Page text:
- Posts with a tag of Trigger Event Selling by Tibor Shanto
- Posts on Trigger Events by Alen Mayer
- Sales Trigger Events – A Comprehensive Guide by CTOsOnTheMove.com
Inside your current accounts, you’ll hopefully rely on relationships, account mapping, strategic account management, and mouth-based data mining (asking questions!), but within large companies, your contacts may not always have visibility into what’s happening in other divisions. In a case like this, mining for Trigger Events and then leveraging your internal relationships to gain a competitive advantage, can be a powerful combination.
Bringing Value to the Table Early
Whether you call it insight selling, selling with insights, thoughtful selling, or something else, this is all about bringing relevant data and information that can help your clients see things differently. It might help them see around a corner and recognize a coming threat sooner; it might help them realize an opportunity they might otherwise have missed; it might help them recognize your competitive differentiation.
Finding real insight isn’t easy, but it doesn’t always need to be Earth-shattering. It just needs to be enough to help someone see things in a new way. How you position the information can matter a great deal.
Here are some good resources on selling with insight and thought leadership:
- Insight Selling and The Challenger Sale, a Primer by Straligence (it’s the CEB’s content)
- Dialogue: The Oldest, New Killer Selling Skill by me at Richardson (see program info here)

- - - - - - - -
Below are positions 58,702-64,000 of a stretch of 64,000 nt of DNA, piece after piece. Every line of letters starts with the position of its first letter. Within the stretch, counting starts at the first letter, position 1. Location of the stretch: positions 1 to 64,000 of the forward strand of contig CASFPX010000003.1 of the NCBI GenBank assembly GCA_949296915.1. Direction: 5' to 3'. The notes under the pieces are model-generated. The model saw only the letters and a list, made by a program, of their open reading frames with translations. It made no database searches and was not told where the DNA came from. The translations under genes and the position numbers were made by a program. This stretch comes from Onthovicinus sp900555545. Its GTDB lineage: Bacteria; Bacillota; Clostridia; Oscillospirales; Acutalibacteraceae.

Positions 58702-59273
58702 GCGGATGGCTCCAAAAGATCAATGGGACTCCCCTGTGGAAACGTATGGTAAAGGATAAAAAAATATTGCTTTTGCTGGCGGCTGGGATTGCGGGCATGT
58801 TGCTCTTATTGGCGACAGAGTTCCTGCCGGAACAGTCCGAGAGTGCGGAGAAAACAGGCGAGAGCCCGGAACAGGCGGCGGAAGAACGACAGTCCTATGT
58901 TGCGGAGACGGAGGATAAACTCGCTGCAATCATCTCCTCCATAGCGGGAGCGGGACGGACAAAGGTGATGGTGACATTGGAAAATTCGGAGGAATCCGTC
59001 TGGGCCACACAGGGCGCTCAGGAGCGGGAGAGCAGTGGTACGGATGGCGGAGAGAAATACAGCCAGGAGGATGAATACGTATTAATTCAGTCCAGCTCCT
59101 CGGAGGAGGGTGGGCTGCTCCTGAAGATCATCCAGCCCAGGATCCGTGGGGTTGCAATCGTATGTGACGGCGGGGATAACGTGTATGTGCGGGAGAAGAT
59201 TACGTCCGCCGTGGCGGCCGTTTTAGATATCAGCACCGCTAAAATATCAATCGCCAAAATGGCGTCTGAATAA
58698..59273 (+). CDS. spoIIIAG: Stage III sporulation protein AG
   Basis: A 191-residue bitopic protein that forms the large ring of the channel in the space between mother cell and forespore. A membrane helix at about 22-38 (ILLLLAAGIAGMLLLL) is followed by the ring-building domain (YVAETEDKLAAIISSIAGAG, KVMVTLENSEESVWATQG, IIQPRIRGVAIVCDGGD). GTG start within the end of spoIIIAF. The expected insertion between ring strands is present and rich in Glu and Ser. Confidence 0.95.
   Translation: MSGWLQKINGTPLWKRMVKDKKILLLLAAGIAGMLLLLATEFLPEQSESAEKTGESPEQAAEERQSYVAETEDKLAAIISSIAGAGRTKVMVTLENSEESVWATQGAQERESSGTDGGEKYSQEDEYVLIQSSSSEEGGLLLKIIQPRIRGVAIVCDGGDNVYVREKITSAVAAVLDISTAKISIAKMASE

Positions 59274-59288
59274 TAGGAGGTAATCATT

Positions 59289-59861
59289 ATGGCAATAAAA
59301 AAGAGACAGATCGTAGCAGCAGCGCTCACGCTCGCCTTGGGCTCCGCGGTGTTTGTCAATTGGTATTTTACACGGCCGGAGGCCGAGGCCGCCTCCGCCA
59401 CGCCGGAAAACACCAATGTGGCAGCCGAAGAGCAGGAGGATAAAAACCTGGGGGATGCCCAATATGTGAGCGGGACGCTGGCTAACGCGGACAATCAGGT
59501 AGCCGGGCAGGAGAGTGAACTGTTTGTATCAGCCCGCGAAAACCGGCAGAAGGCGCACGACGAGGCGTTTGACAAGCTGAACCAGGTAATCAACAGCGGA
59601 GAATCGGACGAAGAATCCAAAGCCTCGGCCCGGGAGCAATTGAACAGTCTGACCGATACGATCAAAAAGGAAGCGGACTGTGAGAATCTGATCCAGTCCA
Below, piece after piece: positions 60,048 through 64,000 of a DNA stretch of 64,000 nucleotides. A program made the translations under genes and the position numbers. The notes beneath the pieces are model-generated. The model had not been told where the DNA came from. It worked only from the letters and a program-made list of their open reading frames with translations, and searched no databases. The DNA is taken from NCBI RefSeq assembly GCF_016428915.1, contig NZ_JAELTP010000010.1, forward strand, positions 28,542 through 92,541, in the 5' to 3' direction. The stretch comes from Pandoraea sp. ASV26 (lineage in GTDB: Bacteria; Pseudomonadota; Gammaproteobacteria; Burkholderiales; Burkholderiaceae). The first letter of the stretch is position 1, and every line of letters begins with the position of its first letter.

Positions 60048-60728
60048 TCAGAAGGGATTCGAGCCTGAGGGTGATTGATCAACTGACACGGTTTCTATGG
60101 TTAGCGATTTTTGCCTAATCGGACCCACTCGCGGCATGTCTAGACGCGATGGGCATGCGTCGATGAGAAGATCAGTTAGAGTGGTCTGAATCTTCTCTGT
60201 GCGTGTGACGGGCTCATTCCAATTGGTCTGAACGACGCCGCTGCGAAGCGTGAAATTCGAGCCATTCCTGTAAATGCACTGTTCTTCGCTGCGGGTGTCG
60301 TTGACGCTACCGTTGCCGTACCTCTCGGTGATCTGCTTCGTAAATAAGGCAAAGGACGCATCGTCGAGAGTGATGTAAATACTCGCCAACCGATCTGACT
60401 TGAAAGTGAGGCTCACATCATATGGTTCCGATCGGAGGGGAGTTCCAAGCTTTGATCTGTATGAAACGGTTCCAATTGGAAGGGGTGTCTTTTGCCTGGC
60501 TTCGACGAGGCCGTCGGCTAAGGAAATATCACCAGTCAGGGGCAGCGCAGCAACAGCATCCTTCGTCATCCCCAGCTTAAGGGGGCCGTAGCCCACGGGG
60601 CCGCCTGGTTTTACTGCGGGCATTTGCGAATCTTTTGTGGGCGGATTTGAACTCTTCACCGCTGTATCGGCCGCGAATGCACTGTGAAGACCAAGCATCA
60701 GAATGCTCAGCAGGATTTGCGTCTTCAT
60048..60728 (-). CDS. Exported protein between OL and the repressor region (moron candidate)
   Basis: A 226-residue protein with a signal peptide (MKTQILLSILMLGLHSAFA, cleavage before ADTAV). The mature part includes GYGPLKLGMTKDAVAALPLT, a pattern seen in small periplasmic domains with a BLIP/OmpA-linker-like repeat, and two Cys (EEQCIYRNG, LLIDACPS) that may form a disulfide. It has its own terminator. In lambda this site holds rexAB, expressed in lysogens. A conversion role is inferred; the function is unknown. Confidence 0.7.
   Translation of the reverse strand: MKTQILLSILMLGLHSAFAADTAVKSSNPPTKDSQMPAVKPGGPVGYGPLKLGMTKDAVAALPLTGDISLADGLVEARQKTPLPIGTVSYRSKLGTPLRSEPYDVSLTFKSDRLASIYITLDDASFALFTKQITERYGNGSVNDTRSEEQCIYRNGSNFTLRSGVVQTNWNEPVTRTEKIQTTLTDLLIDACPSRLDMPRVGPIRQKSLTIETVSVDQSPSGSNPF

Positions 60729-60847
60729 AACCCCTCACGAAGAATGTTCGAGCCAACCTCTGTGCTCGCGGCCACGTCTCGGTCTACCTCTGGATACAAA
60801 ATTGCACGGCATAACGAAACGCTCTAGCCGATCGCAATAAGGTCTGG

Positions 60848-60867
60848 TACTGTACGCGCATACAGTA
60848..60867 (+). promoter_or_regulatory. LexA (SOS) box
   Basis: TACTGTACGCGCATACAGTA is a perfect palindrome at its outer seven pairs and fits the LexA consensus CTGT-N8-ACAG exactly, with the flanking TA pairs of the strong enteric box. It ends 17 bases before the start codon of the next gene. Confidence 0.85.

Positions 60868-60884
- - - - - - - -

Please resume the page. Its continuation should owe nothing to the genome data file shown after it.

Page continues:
- Why Selling is a Joke by me at Richardson
- Insight Leads The Convergence of Company Message and Sales Model by Launch International (see their ebook here)
- Conversations are the Fuel For The 21st Century Selling System by Forrester
- Creating Conversations That Win by Corporate Visions
- (Many) solid posts by Dave Brock on Insight Selling
Do Something Differently
Those are just a few ideas, but there are certainly more. I hope you might post a few of your own or cite some other sources. The bottom-line is this: Don’t be one of those people who do the same things over and over and hope for a different result. Don’t be a “victim” of the changes in the market. And by all means, don’t sit around waiting for it to get worse. Do something different and start now. Figure out what ideas here might help you take a next step, create a plan, and execute. I fully realize that your choices are very dependent on your situation and context, so if you want to discuss that, reach out. I’m not consulting now, so this is not my full-time job, but I’ll do my best to help or point you in the right direction.
Whatever you decide and whatever your next steps, I wish you the best of success with your journey. I’d enjoy hearing about it, if you care to share.
In the meantime, thanks for reading, be safe out there, and by all means, let’s continue to elevate our sales profession.
Transforming Sales Results with Clear Insight & Focused Execution
<mike at mikekunkle dotcom>